The Scriptures teach two basic things about wisdom:
1) It is the among most valuable things you can acquire. It is far more so than material wealth
2) It is also decidedly difficult to acquire and is apparently the result of a protracted, intentional process.
But what is it? If we are to be about the business of acquiring wisdom, shouldn’t we understand what it is? For years I operated based on this anecdotal distinction: knowledge is the accumulation of facts and wisdom is the ability to bring facts to bear effectively on a particular decision. This has been a descent working definition for me for years. But I recently have had to question it on the grounds that it is far too cognitive.
You see, the book of Proverbs (the go-to Judaeo-Christian text for all things wisdom) describes it as a far more complex phenomenon. I was startled into this recognition when I happened upon the following verse.
“The wise in heart are called discerning,
and pleasant words promote instruction.”
It describes wisdom as a property of the heart as well as the mind. Once I saw this, I could not believe how ubiquitous it was.
“For wisdom will enter your heart,
and knowledge will be pleasant to your soul.”
“The heart of the discerning acquires knowledge;
the ears of the wise seek it out.”
“Apply your heart to instruction
and your ears to words of knowledge.”
“My son, if your heart is wise,
then my heart will be glad;”
“I applied my heart to what I observed
and learned a lesson from what I saw:”
Wisdom as the Bible talks about it is not just a condition of our cognitive faculties but also our hearts. But does this make sense? Isn’t this phenomenological language anyway? Isn’t the ‘heart’ (or, in the Hebrew idiom, ‘the bowels’) is just a specific function of the brain anyways?
Well, yes, but there does seem to be a basic principle here that good choices are not co-extensive with good decisions. Or to put it quasi-quantitatively:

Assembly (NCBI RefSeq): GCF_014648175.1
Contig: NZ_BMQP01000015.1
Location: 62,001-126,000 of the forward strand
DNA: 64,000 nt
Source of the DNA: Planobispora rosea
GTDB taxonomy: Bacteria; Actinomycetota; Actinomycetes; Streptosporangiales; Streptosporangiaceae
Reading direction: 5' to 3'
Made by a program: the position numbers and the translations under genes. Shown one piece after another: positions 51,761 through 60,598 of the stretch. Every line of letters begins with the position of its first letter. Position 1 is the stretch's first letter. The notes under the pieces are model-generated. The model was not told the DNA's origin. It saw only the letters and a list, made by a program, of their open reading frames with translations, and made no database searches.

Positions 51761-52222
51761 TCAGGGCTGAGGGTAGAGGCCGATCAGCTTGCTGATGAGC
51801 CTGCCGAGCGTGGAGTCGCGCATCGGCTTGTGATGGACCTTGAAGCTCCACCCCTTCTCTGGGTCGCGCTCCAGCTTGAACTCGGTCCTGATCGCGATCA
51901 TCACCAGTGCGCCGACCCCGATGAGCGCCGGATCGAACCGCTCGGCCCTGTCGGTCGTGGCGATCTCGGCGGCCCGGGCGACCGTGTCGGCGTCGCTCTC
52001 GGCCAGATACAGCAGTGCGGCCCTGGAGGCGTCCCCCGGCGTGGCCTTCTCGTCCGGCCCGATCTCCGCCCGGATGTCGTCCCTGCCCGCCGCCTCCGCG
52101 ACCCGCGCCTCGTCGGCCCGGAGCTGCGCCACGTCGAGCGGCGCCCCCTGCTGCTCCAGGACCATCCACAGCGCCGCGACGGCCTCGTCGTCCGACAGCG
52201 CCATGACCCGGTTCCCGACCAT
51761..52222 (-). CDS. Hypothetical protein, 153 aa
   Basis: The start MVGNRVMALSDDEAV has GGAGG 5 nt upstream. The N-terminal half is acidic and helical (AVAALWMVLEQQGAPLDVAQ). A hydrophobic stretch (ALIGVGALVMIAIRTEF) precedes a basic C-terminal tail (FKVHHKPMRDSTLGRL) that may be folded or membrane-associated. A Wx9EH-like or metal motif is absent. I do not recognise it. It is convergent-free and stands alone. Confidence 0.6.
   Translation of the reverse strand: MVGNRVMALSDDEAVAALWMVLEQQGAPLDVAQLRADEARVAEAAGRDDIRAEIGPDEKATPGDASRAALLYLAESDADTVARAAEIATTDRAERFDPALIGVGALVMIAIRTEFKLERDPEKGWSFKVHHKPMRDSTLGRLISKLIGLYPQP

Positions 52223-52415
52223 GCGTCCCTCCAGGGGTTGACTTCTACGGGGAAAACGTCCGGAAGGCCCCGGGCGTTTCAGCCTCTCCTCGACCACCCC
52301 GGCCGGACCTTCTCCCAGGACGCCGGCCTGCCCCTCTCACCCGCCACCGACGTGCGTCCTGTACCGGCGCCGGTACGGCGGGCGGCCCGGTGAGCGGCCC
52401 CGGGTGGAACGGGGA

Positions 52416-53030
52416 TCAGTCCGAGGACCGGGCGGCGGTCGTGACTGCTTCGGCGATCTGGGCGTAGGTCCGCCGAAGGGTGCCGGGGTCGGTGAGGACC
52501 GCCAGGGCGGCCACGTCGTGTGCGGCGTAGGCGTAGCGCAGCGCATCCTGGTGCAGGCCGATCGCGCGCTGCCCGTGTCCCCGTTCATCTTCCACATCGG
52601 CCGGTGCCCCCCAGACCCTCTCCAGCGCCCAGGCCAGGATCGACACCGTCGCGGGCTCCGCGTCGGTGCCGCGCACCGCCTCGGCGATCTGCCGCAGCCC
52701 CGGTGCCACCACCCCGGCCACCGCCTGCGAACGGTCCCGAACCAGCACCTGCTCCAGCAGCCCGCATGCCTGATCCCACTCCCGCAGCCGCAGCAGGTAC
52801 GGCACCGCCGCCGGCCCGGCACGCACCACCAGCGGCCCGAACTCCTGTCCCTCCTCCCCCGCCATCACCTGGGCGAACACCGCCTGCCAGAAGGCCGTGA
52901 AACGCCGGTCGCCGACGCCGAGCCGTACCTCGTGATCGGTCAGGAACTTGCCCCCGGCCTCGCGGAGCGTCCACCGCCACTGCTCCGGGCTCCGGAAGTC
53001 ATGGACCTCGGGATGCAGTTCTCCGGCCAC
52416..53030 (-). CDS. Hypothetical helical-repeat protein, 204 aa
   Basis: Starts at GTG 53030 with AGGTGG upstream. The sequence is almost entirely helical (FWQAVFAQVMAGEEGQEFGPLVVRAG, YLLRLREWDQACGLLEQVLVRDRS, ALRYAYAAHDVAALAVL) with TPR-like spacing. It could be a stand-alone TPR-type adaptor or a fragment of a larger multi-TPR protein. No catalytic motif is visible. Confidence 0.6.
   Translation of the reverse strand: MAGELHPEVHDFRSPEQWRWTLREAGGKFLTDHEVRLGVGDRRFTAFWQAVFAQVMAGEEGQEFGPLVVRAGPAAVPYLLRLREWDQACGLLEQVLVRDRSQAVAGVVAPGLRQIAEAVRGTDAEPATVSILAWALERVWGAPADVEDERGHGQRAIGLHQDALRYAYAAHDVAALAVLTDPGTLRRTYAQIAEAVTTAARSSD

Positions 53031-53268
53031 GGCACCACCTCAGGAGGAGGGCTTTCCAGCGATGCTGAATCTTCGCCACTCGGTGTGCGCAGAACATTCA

Choice = Understanding + Volition
There are two ways a choice can go poorly. I can not know the right thing to do or, I can know the right thing to do, but, for any of a variety of motivations, do something else anyways. Understanding is only part of the equation. Wisdom is not just sound understanding, but also sound affections. It is not only a function of what we know, but also what we love.
But the epistemological waters are even muddier than that. Because of the problem of confirmation bias, the well documented phenomenon that the human brain over represents the reliability of information we want to believe…understanding itself is a function of our affections. Wisdom has to include not only knowing the right things but also wanting the right things.
Many of best theologians recognized this. They saw the process of spiritual growth, not simply as training the mind, or training the will, but of cultivating a new set of affections. We are motivated by what we love. The standard cultural advice to ‘follow your heart’ is not only destructive…it is fundamentally useless. We WILL follow our hearts. We WILL act on behalf of our deepest affections. Spiritual growth is the process of training those affections towards the best things.
This post was written while listening to This is War by 30 Seconds to Mars
 Also Proverbs 2:1-2, 10:8, 14:33, 15:14, 16:23, 23:19
 Jesus takes this idea up when he says ‘out of the overflow of the heart the mouth speaks.’ Actions betray affections. That is why Christians don’t just talk about the message of Christ but also the work of Christ. Because we don’t just require better information on how to live, we require better passions to live it for.
 The idea of ‘Confirmation Bias’ has recently found its way into popular parlance, mainly through the work of the ‘New Atheists.’ It is a helpful and sound critique. However, it is the classic example of a two edge sword that wounds the bearer as deeply as the assaulted. (Swords like that are best reserved for the self immolation of honest reflection.) The ‘New Atheists’ brandish confirmation bias as if it is only theists that are subject to it, but can not demonstrate why a secular worldview is an antidote to this phenomena.
 The idea that ‘the fear of Yahweh is the beginning of knowledge’ also bears on the idea that epistemology is far more complex than simple cognition, but that is a topic for another day…and probably another author.
 Particularly, Jonathan Edwards and Augustine are known for this.